This is why hell tastes like a blue glass whale.
I bought the blue glass whale at a yard sale when I was maybe five years old and I think I paid a nickel (or maybe, if I was a big spender that day, a dime) for it. It was exactly that: a whale, made of blue glass. Beautiful blue glass. Cobalt blue. It looked like a blob. I imagined that if it wasn’t made of glass, it would be jelly. The weirdest jelly in the world, jelly that — I can still taste it, even though this flavor is entirely invented — was the flavor of an unsweetened blue Slurpee and metal.
Terrible flavor, yeah? I may not be describing it quite accurately, since it’s a flavor that doesn’t actually exist outside of my mouth when I think of that blob of blue glass. It’s the closest I can come to explaining it, though. I have a lot of those — words, things, feelings associated with flavors that don’t exist. This is why I have a hard time not wincing when I say I’m confused.
If you can make that make sense, good luck. It’s a trick my brain plays on my tastebuds, I suppose, so that certain things aren’t just what they are, they also taste like something. It’s not always unpleasant, but it is always odd. I don’t talk about it much, because I know it’s weird.
Anyway, I remember very clearly seeing the blue glass blob and wanting it, even though looking at it left a funny taste in my mouth. Why did I want it? I don’t know. Why do five-year-olds do anything? So I bought it and I took it home. Well, not home, exactly, but to my grandma’s house, which is where I spent much of my time when I was a small child, since my mother had to work. My grandmother and I weren’t yet at the phase in our relationship where we were at odds with each other all the time; at that point, I was constantly in her way and peppering her with questions. I thought everything she did was fascinating (not as fascinating as I thought everything my grandfather did was, but close) and so I had to ask her about it a lot. I also enjoyed doing household chores so I could be like her. That didn’t last for long, but it did go on for awhile.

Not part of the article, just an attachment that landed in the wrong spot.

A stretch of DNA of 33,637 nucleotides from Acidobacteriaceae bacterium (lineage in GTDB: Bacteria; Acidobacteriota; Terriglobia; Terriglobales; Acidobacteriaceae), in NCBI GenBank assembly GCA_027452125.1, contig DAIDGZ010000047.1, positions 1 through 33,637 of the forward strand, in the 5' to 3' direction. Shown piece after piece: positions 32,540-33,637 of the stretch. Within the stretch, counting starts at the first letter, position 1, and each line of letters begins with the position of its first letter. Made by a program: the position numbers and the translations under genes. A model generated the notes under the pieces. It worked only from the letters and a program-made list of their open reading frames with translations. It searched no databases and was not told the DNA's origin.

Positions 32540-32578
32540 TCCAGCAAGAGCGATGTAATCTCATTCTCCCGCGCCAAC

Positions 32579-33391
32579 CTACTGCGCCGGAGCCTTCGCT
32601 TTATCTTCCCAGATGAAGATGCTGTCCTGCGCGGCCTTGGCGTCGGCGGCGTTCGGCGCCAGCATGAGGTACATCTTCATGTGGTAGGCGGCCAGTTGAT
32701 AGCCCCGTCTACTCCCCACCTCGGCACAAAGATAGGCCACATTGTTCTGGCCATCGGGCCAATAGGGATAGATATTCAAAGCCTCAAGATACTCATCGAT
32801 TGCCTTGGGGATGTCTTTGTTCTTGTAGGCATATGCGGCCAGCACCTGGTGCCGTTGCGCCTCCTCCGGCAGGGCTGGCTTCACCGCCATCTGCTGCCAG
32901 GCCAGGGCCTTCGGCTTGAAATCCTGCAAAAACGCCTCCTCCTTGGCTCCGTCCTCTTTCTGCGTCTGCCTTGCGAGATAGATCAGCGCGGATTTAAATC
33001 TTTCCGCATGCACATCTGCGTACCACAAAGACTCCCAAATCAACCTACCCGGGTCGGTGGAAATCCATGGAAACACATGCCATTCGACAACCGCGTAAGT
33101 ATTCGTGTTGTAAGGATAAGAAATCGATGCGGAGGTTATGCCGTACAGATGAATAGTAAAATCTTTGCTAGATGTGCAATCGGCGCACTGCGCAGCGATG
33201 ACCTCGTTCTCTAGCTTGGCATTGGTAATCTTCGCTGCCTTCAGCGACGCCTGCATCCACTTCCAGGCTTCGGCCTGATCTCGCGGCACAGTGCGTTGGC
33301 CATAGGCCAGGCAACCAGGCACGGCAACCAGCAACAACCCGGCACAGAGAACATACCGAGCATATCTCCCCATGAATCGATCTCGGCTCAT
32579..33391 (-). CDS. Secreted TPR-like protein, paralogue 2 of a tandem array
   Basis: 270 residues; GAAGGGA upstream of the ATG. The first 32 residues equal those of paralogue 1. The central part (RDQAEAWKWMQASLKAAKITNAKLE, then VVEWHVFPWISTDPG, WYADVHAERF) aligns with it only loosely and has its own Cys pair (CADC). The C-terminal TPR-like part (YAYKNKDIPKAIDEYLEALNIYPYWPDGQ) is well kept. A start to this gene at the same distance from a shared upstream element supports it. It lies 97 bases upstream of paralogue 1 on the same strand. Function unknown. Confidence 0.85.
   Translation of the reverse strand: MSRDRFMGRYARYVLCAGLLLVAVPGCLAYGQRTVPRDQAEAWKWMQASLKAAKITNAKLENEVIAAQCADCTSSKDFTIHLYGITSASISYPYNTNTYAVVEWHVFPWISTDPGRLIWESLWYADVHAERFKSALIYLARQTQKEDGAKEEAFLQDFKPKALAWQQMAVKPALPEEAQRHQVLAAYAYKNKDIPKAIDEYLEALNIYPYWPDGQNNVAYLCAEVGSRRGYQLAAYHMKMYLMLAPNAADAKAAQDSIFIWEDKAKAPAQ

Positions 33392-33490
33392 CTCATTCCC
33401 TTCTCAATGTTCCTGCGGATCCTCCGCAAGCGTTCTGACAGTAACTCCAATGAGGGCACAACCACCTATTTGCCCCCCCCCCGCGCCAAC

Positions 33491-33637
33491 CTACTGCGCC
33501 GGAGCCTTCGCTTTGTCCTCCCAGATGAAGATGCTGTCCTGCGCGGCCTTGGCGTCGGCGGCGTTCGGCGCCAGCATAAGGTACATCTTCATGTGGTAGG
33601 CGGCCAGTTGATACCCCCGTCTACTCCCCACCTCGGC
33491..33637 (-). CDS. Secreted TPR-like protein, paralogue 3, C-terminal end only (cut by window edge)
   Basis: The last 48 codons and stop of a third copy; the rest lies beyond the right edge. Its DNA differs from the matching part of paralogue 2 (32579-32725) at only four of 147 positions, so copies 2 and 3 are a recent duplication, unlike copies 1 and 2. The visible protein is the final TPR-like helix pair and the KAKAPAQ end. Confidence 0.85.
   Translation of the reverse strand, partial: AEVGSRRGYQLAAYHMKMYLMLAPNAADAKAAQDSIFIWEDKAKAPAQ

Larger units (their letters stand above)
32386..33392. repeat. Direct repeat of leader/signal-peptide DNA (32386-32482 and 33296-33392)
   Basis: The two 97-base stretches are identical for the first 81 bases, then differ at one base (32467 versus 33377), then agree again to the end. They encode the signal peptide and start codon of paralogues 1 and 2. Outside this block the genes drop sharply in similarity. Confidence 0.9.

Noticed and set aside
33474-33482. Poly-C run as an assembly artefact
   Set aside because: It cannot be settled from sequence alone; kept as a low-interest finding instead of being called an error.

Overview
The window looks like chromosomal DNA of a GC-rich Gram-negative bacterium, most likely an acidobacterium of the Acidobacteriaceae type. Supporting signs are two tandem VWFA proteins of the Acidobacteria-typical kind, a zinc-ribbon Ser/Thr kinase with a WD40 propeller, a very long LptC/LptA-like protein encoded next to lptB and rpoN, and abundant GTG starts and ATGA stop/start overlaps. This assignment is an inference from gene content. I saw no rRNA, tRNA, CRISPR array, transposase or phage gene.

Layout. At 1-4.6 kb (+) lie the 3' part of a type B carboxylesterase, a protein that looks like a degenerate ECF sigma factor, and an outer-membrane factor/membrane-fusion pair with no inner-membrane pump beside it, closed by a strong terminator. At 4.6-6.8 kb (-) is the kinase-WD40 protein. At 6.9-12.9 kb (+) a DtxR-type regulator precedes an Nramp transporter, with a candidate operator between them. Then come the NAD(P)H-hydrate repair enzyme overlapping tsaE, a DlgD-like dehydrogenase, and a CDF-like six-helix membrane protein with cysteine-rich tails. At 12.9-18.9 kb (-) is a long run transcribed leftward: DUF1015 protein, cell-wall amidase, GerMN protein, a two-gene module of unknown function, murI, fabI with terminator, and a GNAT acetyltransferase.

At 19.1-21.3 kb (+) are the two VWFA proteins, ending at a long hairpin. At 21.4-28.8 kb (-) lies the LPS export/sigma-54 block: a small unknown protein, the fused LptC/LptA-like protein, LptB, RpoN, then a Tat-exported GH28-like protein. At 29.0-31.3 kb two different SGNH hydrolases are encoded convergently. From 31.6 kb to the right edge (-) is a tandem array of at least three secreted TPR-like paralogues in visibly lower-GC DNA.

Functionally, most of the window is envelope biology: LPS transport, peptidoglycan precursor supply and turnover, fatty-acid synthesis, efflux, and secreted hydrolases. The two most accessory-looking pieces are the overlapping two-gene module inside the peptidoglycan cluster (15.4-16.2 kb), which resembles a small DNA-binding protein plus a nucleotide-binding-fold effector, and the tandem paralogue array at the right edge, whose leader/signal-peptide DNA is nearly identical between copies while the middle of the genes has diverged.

I was in love with the blue glass blob. I would hold it in my hands and try to get the sun to hit it exactly right. I wanted to put it on a plate with toast. I wanted to eat it. I knew I couldn’t eat it, but I wanted to. I knew what it would feel like in my mouth (like jelly, obviously) and I’d gotten used to the tart, metallic taste on my tongue every time I looked at it.
It was around this time that I developed another fascination. I liked swearing. (I still do like swearing, and I think I’m pretty good at it. You should just listen to me go when I injure myself. Which I do with alarming regularity, since I am a clumsy oaf.) I’d learned already that swearing was wrong. (I’d spent an afternoon trying out “Goddammit” after overhearing a neighbor struggle with fixing a screen door. I liked the rhythm of the word, and spent some time sing-songing it to myself until my mother put a stop to that.) I think its wrongness was a major part of its appeal. I’d discovered rebellion. To this day, rebellion remains one of my very favorite things, because while I can help it, I often don’t want to.
I digress. Sorta.
So there I was at my grandma’s house, and we were both in the living room. I’m not sure what she was doing, but she was standing not too far away from me, as I held my beloved blue glass jelly whale blob and flirted with swearing. The word of the day was “hell” and I’d made up a little song. Not really a song. More of a spoken word piece. It went like this:
Hell hell hell hell hell hell hell hell hell hell hell hell hell hell.
It’s obvious that I was a poetic child. I said it over and over, while holding the blue whale, tasting the tart metal imaginary jelly as I swore.
Hell hell hell hell hell go to hell go to hell —
“What did you say?” (That was my grandma.)
— go to hell —
I looked down at the blue glass in my hand, tasting it, tasting the word “hell,” tasting them both together. They have the same flavor now, and always will. Hell tastes like a blue glass whale, which tastes like jelly, which tastes like tart metal.
My grandmother did not wash my mouth out with soap that day, but she did explain how polite folks talk, and to paraphrase her, polite conversation never involves the phrase “go to hell.” In case you were wondering.
Now that I think about it, that blob of blue glass may have been a bird.
For the Indie Ink Writing Challenge this week, Carrie challenged me with “a blue whale… why?” and I challenged Gehan with “A conversation begins with a lie.” — Adrienne Rich, “Cartographies of Silence”.